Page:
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India’s fury at ‘grotesque’ IPL as millionaire cricketers play in Delhi next to Covid hospital


India has reacted with fury at the IPL’s ‘grotesque’ decision to continue playing in Delhi, despite the city being ravaged by a horrific new wave of Covid-19, with deaths mounting and their healthcare system on the brink of collapse.

As hundreds scramble around the city desperately searching for hospital beds and many turn to witch doctors in a bid to survive the pandemic, the likes of Jos Buttler and Indian stars Rohit Sharma and Jasprit Bumrah took to the field on Thursday.

Rajasthan Royals against the Mumbai Indians is the latest IPL clash to take place at the Arun Jaitley Stadium in the middle of Delhi, with ‘tone-deaf’ officials continuing to plough on with the season despite the pandemic.

Incredibly, the cricket venue being used is directly opposite Delhi’s largest Covid hospital – LNJP – which just days ago was reported to have just 2 hours of oxygen supply left and is forcing patients to share beds. 

IPL cricket is being played at a stadium directly opposite Delhi's main Covid hospital, the LNJP, which is struggling to cope

IPL cricket is being played at a stadium directly opposite Delhi’s main Covid hospital, the LNJP, which is struggling to cope

Covid patients sharing a bed at the hospital opposite the cricket ground are given oxygen as they fight for their lives

Covid patients sharing a bed at the hospital opposite the cricket ground are given oxygen as they fight for their lives

Delhi has been ravaged by a new wave of Covid-10, with bodies piling up in the streets and deaths spiralling out of control

Delhi has been ravaged by a new wave of Covid-10, with bodies piling up in the streets and deaths spiralling out of control

A man runs past funeral pyres in the city's Gazipur crematorium after 3,645 death were recorded across India in last 24 hours

A man runs past funeral pyres in the city’s Gazipur crematorium after 3,645 death were recorded across India in last 24 hours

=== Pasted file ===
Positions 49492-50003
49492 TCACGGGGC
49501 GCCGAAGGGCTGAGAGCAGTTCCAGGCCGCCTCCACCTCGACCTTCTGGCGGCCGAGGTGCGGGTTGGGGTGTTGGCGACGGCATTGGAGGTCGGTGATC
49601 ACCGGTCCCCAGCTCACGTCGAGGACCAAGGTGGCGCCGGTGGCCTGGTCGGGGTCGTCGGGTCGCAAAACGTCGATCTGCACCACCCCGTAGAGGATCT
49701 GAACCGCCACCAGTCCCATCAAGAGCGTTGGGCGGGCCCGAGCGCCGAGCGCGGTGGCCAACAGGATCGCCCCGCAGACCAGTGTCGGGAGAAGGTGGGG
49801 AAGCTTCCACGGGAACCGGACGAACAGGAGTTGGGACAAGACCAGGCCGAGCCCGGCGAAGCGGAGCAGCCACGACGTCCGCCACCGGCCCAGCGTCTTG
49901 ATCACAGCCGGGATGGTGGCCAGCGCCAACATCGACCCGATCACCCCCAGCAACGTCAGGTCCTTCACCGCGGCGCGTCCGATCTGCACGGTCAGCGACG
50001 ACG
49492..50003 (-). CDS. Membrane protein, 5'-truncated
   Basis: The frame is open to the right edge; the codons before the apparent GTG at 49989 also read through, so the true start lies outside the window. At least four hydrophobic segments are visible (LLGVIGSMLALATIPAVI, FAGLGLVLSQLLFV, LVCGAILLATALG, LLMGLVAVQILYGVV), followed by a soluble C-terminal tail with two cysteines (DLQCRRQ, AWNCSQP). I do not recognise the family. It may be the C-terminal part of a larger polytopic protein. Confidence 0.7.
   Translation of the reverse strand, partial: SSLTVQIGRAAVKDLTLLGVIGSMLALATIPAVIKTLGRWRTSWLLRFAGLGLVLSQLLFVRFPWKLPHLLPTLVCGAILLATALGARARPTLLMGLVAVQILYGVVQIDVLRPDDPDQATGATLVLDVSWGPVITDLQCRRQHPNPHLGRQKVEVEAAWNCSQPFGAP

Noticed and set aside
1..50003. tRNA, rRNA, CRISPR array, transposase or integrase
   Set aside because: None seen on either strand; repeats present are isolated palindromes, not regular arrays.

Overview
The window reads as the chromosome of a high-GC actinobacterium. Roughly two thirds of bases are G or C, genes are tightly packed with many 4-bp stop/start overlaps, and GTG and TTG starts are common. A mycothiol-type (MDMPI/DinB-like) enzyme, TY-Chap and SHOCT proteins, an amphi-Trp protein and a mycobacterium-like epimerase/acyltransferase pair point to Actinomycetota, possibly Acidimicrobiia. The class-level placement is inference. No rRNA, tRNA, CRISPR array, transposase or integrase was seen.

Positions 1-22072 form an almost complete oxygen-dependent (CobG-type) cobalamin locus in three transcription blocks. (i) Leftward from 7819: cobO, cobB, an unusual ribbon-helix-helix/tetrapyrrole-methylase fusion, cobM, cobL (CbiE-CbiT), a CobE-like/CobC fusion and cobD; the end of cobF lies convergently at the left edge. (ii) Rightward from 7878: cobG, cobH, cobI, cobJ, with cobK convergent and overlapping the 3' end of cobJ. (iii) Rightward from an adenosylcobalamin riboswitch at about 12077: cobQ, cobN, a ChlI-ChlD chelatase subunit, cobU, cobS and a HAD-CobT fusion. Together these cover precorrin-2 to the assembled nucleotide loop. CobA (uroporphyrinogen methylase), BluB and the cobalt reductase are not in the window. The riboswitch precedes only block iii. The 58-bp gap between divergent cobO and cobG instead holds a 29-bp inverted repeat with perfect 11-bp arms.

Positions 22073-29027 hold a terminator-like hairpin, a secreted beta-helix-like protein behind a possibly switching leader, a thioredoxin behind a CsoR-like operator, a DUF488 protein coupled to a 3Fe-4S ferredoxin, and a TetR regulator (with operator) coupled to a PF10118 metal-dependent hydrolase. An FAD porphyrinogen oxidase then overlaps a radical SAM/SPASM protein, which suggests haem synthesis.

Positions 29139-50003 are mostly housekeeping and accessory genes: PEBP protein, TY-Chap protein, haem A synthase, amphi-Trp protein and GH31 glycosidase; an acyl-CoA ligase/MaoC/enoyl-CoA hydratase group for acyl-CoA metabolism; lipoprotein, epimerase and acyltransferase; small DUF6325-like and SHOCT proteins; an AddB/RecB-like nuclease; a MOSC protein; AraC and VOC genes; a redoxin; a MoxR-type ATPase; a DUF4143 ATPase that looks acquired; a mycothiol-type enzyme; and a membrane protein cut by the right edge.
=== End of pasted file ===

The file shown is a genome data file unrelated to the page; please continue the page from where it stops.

Fans have slammed the decision to continue with the Indian Premier League cricket despite the Covid crisis in Delhi

Fans have slammed the decision to continue with the Indian Premier League cricket despite the Covid crisis in Delhi

India’s Covid crisis shows no sign of slowing with 379,257 new cases and 3,645 new deaths in the last 24 hours, both record tolls, and Delhi is the epicentre of the virus in the country. 

One editor, writing for Indian digital news service Scroll.in, labelled the IPL a ‘grotesque spectacle’ this week, with cricketers continuing to live and work in their biosecure bubble away from the reality of Covid in the city.

Pressure is continuing to mount on the cricket authorities to suspend the season, with many fans arguing that the stadium should be used in the Covid relief efforts rather than for sport. 

Thursday’s match saw both Chris Morris and Sharma in action, two of the IPL’s biggest earners with the former on £1.6million a year and the latter earning £1.5m. 

A senior official for The Board of Control for Cricket in India, though, has insisted that the IPL is providing much-needed relief during the country’s toughest times. 

‘It’s probably more important now to hold IPL, when there is so much negativity around,’ the official said, as reported by The Guardian. 

‘We should not underestimate the power of sport to spread positivity. At least fans are absorbed in it at home. Otherwise many of them will step out without masks.